Health Care Reform Implementation Update March 8, 2012

In the past week, HHS reported that the Affordable Care Act has eliminated lifetime limits on coverage for more than 105 million Americans; a U.S. House subpanel approved a measure to repeal the Independent Payment Advisory Board (IPAB); and House Ways and Means Committee Chairman Rep. David Camp (R-Mich.) requested that the Obama administration explain the additional $111 billion it has requested to implement health reform.


There are now only three weeks until the Supreme Court hears Florida v. Department of Health and Human Services.


On Monday (3/5), HHS Sec. Sebelius released a report on how the health reform law has eliminated lifetime limits on coverage for more than 105 million Americans. Before ACA, many Americans with serious illnesses, such as cancer, risked hitting the lifetime limit on the dollar amount their insurance companies would cover.

The Centers for Medicare & Medicaid Services (CMS) is preparing to collect health insurance exchange construction progress reports from the states. Comments on the information collection activity will be due 60 days after the official Federal Register publication date.

Dr. Jacques Roy of Texas is charged with engaging in Medicare fraud that cost the system $375 million by recruiting homeless and fake patients to register for care that was not provided.

On Friday (3/2), federal officials announced that next month, New Hampshire will be the first state to receive ACA funds to keep seniors out of institutions and in their home communities.


On Wednesday (2/29), a House subpanel approved a measure to repeal the Independent Payment Advisory Board (IPAB). Two Democrats, including the panel’s ranking member, joined Republicans in voting to get rid of the IPAB.

House Ways and Means Committee Chairman Dave Camp (R-Mich.) requested that the Obama administration explain why it needs an extra $111 billion to implement part of the health care reform law.

Sen. Roy Blunt (R-Mo.) proposed an add-on to the transportation bill that would require religiously affiliated hospitals and universities to provide birth control without co-pays to employees. HHS Secretary Kathleen Sebelius said this proposal is "dangerous and wrong" and that "…decisions about medical care should be made by a woman and her doctor, not a woman and her boss." On Thursday (3/1), the Senate rejected Sen. Blunt’s measure.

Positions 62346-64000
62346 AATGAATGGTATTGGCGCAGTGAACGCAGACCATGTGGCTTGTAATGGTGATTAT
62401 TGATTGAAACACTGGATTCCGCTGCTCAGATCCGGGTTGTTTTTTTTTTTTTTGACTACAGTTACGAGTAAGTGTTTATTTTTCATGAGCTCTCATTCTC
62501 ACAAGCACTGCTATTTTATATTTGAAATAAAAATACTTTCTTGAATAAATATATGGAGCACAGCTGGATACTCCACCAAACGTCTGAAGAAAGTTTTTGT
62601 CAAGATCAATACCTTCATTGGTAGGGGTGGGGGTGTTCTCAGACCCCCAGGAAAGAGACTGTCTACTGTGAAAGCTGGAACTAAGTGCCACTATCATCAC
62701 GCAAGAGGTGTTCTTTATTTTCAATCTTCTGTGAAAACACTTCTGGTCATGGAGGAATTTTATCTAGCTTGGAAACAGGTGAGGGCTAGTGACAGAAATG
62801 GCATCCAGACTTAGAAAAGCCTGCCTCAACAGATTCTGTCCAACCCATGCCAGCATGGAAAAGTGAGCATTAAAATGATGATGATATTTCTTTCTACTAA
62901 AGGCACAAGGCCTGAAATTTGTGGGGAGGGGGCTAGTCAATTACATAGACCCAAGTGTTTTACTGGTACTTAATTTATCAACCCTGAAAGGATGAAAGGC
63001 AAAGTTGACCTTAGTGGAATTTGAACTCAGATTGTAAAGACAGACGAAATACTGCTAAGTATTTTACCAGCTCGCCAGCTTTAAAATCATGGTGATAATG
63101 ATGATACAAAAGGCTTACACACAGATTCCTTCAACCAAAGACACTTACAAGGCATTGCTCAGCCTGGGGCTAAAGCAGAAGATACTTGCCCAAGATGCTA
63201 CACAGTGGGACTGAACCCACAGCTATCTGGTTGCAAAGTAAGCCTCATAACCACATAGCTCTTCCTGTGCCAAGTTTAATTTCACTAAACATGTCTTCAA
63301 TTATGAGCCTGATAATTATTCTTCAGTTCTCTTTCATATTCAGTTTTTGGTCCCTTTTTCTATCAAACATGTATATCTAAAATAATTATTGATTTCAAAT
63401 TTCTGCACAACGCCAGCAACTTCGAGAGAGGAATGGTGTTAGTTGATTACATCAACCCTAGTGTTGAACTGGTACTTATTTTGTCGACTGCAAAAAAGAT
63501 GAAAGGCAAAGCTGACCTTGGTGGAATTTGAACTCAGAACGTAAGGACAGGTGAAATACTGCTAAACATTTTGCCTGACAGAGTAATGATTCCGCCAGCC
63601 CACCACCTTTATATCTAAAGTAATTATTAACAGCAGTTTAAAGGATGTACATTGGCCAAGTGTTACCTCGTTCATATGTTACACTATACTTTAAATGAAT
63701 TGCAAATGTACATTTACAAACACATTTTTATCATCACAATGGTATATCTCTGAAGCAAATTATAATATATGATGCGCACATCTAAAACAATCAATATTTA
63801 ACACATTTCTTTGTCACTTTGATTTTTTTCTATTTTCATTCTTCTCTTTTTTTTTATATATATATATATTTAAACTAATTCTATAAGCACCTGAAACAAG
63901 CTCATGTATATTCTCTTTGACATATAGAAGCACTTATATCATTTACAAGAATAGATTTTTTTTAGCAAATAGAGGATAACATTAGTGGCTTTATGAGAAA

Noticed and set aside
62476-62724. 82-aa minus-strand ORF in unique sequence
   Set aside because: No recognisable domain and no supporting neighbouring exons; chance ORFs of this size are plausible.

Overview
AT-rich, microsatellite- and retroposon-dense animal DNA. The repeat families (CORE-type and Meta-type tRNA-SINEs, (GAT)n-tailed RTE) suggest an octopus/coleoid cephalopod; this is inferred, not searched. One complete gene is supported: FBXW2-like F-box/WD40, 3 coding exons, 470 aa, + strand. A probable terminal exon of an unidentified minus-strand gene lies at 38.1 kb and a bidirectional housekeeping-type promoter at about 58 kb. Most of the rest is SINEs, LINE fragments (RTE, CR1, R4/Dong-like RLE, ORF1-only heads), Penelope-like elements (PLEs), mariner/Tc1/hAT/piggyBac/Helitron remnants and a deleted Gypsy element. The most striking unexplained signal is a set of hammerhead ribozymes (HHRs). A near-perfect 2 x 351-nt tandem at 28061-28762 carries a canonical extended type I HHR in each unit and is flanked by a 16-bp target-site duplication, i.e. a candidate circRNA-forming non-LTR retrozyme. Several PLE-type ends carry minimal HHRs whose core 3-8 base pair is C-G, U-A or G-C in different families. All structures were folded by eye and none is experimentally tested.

On Thursday (3/1), the Washington State Senate voted 27-22 to set new rules for the state’s health care exchange.

On Tuesday (2/28), the Wyoming Senate voted to discontinue funding the Healthy Frontiers Medicaid expansion project.

Oregon Governor John Kitzhaber signed legislation that will allow the state to move forward with plans to overhaul its Medicaid Program. The new health law would allow officials to assign certain Medicaid patients to caseworkers who would manage all aspects of their care, with the goal of eliminating redundant tests and procedures and reducing expensive hospital stays.

Idaho House Republicans voted in favor of a panel to scrutinize how the Affordable Care Act is adopted in Idaho. The bill is now headed to the Senate.

On Monday (2/27), legislation was approved in New Jersey to create a state health insurance exchange.


On Monday (2/27), the American Medical Association (AMA) reiterated its support for Republican-led efforts to repeal the IPAB, created by the Affordable Care Act. The AMA said the IPAB is the wrong way to control health care costs.

Kaiser Health News reports that 63 percent of Americans said they support the Obama administration’s requirement that health insurance plans supply free contraceptives as a preventive benefit for women.

A USA Today/Gallup Poll of the top dozen swing states found considerable opposition to the health reform law. The states surveyed were Colorado, Florida, Iowa, Michigan, Ohio, Pennsylvania, Nevada, New Hampshire, New Mexico, North Carolina, Virginia and Wisconsin.


On Tuesday (3/6) at 10:00 a.m. in 1100 Longworth, the House Ways and Means Subcommittee on Health held a hearing on the impact of the Independent Payment Advisory Board (IPAB) on medicine.


To view our compilation of recent health care reform implementation news, click here.

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